Votes of Confidence: A Young Person’s Guide to American Elections. By Jeff Fleischer. Zest Books. $13.99.
Future Smart: Managing the Game-Changing Trends That Will Transform Your World. By James Canton. Da Capo. $17.50.
Timely it certainly is, but Jeff Fleischer’s Votes of Confidence is more than that: it is a first-rate introduction to American elections in the hyper-communicative digital age, designed for readers young enough to remember only one or two presidential election cycles but – for that very reason – extremely useful as well for their parents and for other “old hands” at elections who are trying to figure out what all of today’s currents and countercurrents mean. For the most part refreshingly nonpartisan, Fleischer’s book manages to communicate the basics of the American political system while keeping the civics lessons interesting through abundant use of anecdotes and examples. A discussion of the pluses and minuses of the electoral college, for example, comes with a box highlighting some of the obscurities of the system: Maine and Nebraska divide their electoral votes proportionally; the District of Columbia gets three electoral votes, but other non-state territories such as Puerto Rico and Guam do not get any; and it is possible to win in the electoral college by succeeding in only 12 states – provided that seven of them are California, Texas, New York, Florida, Illinois, Pennsylvania, and Ohio, and an eighth is either New Jersey of Michigan. This sort of information really highlights the strangeness of the U.S. political process – but Fleischer chooses to be explanatory about such oddities, rather than either approving or condemnatory. Some of the history here is interesting on its own, such as a list of presidents from five (no, not two) political parties: Republican, Democratic, Democratic Republican, Whig and Federalist (plus the party-less George Washington). What is even more interesting is Fleischer’s observation on the history: “Political parties tend to take turns holding federal power for long stretches, and that includes the presidency. Some of that is a natural ebb and flow between two parties, some is because the parties’ positions evolve, and some has to do with changing voter demographics.” Comments like this are thoughtful; others are thought-provoking, such as the discussion of the bizarre things some people believe (4% in one poll said that “shape-shifting lizard people have a hand in running the government”).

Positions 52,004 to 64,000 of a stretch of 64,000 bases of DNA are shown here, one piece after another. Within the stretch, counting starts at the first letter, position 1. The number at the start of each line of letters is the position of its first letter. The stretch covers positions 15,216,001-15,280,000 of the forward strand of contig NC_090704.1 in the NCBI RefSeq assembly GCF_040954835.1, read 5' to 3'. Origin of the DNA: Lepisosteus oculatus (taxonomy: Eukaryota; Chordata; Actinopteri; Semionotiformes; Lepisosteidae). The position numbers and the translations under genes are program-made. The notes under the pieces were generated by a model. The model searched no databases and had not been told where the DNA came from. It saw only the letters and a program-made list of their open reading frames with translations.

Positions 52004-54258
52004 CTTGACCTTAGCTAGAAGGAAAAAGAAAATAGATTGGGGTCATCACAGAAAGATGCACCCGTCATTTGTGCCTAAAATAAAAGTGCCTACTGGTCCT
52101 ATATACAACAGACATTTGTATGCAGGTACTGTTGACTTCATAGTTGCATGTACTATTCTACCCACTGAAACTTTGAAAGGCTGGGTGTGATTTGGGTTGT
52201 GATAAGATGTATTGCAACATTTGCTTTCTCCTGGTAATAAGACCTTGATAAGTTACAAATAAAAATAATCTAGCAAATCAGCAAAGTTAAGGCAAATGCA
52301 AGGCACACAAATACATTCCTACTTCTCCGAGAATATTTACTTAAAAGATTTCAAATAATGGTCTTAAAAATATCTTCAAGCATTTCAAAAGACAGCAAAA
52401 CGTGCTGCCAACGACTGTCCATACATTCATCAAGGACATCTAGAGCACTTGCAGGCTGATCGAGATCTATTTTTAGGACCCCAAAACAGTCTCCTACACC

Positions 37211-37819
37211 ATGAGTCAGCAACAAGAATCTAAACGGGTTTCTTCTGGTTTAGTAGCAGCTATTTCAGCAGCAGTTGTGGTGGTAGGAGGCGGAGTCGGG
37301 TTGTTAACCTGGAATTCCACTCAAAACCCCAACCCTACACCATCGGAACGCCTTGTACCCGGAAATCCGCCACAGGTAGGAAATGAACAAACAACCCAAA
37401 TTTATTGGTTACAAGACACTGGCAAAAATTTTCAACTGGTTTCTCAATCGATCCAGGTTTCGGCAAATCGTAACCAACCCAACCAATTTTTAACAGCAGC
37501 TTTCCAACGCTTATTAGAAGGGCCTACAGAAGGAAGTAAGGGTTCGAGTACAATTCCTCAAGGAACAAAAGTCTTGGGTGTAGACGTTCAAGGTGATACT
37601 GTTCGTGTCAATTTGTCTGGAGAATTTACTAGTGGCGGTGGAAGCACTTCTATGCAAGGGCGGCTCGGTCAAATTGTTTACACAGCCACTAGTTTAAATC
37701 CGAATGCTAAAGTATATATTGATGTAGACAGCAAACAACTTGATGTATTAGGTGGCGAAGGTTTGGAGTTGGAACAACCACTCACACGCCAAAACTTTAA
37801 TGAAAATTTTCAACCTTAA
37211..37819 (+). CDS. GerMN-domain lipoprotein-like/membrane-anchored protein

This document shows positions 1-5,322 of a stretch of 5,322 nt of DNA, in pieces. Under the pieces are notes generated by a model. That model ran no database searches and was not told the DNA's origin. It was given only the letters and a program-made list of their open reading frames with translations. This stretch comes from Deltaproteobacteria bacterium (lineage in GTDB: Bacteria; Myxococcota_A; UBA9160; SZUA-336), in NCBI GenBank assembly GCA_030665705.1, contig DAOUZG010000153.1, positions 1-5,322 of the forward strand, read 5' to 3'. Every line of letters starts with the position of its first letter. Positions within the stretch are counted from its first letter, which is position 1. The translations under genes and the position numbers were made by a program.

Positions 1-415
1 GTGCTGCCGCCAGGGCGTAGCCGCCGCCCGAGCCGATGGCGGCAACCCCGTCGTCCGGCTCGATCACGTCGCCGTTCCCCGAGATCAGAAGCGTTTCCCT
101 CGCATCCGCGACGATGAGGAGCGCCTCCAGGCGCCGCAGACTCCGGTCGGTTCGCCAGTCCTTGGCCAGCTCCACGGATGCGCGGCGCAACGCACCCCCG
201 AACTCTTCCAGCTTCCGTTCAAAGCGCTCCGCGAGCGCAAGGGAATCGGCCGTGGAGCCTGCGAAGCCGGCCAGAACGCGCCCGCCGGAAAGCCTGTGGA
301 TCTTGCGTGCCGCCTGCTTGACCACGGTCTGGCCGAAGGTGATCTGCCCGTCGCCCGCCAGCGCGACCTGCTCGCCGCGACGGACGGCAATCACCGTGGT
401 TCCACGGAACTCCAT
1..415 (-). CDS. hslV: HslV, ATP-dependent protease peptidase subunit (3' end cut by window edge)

A section called “Where to Get Your Information” is a helpful guide to technology use and misuse in the political arena, and includes an explanation of the value that newspaper reporting continues to offer even though newspapers themselves are a fading medium. A section called “Getting Past Fake News” is a guide to the use of PolitiFact.com, FactCheck.org, Snopes.com and OpenSecrets.org, explaining what sort of perspective on politics (and in some cases on other things) each site offers. There is a section on “push polls” and the falsehoods they create or perpetuate – sometimes with considerable success – and one on meaningless news stories, such as “ones about who’s winning in the national polls before primaries even start.” These sidelights to the main narrative about how government is organized at local, state and federal levels appear so often that they take over much of the narrative of Votes of Confidence and, in truth, make the political process seem more interesting – and even messier – than it tends to be on a day-to-day basis. Fleischer also tells young readers (and any others) various ways to get involved in politics beyond just voting, including volunteering during a campaign, becoming an activist outside the campaign structure, even running for office oneself. Whether office-seeking will be appealing to readers who absorb all the intricacies, misuse of power and occasional outright malfeasance discussed in Votes of Confidence is by no means certain. But at least they will know that they have the option to get deeply involved in a deeply flawed system that, despite everything, occasionally produces some engaging leaders and even some competent ones.